A tour of heritage houses in Batangas, Bicol, Bulacan, and Boac
… there’s no place like [an ancestral] home.
Most unusual was a Taal (Batangas) bahay-na-bato that was a bahay kubo in disguise. You wouldn’t notice the masquerade from outside. The home had the usual stone-walled ground floor and wood panels and capiz windows above. As expected, entry was from the street, via the front door on the stone wall. That’s where the similarity ended.
Once inside, you walked straight through the zaguan and out another door to a paved open-air courtyard at the back. Stone stairs were to the right, up which was a stone platform—the batalán of a bahay kubo and azotea of a bahay-na-bato. From there, you entered the house proper—the house had two entrance doors! That second floor outside door opened to the dining-room-cum-kitchen. A door to the right led to the main room that looked out to the street. Off it was the cuarto that also overlooked the street. It was one step higher, providing more head room to the entrance passage below. The cuarto was furnished with an almario (pillow rack) and a long cabinet that was the family altar, with santos in urnas and glass domes.
It was exactly like a nipa hut where the way up and inside would be through the silong to exterior stairs at the back, up which would be the batalán, kitchen, main room, and silid. Probably dating back to the early 1800s, the owner-builder might have been perfectly happy with his old nipa hut but could now afford a bigger and better version. He might also have been thinking of it as the ultimate Taal-volcano-eruption-proof bahay kubo.
Sailing Ships and Bicolandia
Before ocean-going steamships became popular in the mid-1800s, people and cargo traveled the seas on majestic sailing ships, sails billowing in the wind. Ropes kept masts upright, rigging (ropes keeping sails properly deployed), stowing cargo, etc. They were made of hemp, the best kind being manila hemp or abaca. This brought wealth to abaca plantation owners of Bicol, Masbate, Marinduque, and wherever else the plant grew.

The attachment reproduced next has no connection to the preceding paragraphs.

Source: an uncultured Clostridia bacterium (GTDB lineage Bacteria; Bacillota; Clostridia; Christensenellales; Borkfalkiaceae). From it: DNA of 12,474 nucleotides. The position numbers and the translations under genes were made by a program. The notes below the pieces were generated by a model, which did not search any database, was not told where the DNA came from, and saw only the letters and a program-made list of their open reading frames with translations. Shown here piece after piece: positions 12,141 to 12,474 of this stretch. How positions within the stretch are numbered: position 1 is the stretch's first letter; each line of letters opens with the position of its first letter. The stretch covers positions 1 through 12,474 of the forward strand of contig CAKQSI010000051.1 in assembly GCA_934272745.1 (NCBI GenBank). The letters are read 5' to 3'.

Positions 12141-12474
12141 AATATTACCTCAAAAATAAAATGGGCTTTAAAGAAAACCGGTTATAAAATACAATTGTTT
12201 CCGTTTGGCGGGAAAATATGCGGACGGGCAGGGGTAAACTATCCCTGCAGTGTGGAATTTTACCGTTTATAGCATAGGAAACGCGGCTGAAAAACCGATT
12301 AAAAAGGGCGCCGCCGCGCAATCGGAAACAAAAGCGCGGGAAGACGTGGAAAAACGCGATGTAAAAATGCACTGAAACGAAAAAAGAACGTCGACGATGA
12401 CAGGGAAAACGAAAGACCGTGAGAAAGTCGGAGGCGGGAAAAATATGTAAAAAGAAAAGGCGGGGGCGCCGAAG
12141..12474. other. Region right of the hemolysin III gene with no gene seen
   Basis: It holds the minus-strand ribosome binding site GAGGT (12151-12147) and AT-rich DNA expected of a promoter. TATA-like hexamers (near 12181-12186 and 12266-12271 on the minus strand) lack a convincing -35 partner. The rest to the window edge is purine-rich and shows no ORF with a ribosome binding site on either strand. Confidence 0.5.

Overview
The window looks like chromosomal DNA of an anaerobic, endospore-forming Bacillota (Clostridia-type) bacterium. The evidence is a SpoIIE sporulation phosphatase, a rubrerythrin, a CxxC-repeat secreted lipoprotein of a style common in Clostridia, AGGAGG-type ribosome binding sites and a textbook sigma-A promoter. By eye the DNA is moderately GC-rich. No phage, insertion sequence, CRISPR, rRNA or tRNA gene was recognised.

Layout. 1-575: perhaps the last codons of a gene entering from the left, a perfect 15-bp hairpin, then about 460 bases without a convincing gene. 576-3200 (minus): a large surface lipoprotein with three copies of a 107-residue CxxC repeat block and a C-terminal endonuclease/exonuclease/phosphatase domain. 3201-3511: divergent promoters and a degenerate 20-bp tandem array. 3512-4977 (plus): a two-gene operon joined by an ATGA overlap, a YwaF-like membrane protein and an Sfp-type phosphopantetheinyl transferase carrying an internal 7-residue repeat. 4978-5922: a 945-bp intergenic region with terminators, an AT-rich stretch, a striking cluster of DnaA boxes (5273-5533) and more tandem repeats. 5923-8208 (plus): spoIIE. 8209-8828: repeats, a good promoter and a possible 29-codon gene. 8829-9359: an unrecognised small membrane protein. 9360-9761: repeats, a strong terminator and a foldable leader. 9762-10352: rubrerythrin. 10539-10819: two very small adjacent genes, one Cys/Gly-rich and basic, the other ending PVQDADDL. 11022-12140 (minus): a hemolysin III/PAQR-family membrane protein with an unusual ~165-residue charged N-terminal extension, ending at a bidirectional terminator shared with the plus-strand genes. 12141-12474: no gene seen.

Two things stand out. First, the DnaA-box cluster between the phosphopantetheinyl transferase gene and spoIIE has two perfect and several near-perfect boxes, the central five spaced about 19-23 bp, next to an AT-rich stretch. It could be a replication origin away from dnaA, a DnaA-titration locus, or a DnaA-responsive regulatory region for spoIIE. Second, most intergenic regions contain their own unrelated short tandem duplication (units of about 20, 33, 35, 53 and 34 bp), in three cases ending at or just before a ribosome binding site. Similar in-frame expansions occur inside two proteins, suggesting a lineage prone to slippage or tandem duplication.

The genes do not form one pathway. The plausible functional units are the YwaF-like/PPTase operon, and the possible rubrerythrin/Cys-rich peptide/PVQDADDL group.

I haven’t gone around much in Bicol and the only heritage home I’ve seen there is the 1930s Naga City home of the Almeda family among whose members are the late Mrs. Fredesvinda Consunji and Mrs. Angelita Cruz (spouses, respectively, of construction magnates David Consunji and F.F. Cruz). It was a large white-painted Art Deco home and had, among other treasures, Sung and Ming Dynasty jars that a brother collected.
I remember more vividly the 19th-century Marinduque home of Don Pedro (“Kapitan Piroko”) Lardizabal. Wealthy among others from abaca, coconut, rice, and shipping, the mansion was the largest in Boac and possibly in the entire province.
A carriage would enter the large front door, discharge passengers at the foot of the stairs, and exit the equally large backdoor toward the stables at the end of the property that was an entire block. Upstairs were the caida, the wide and airy sala, and two cuartos. The kitchen was in a projecting wing floored in stone so heavy that it collapsed one fine day shortly before my look-see. The heirs (among them Chief Justice Ricardo M. Paras, Jr. and Associate Justice Edgardo L. Paras) had moved to Manila and the mansion was a dormitory when I first saw it. In 2018, a neighboring house caught fire. Flames leaped across the street and the grand home is no more.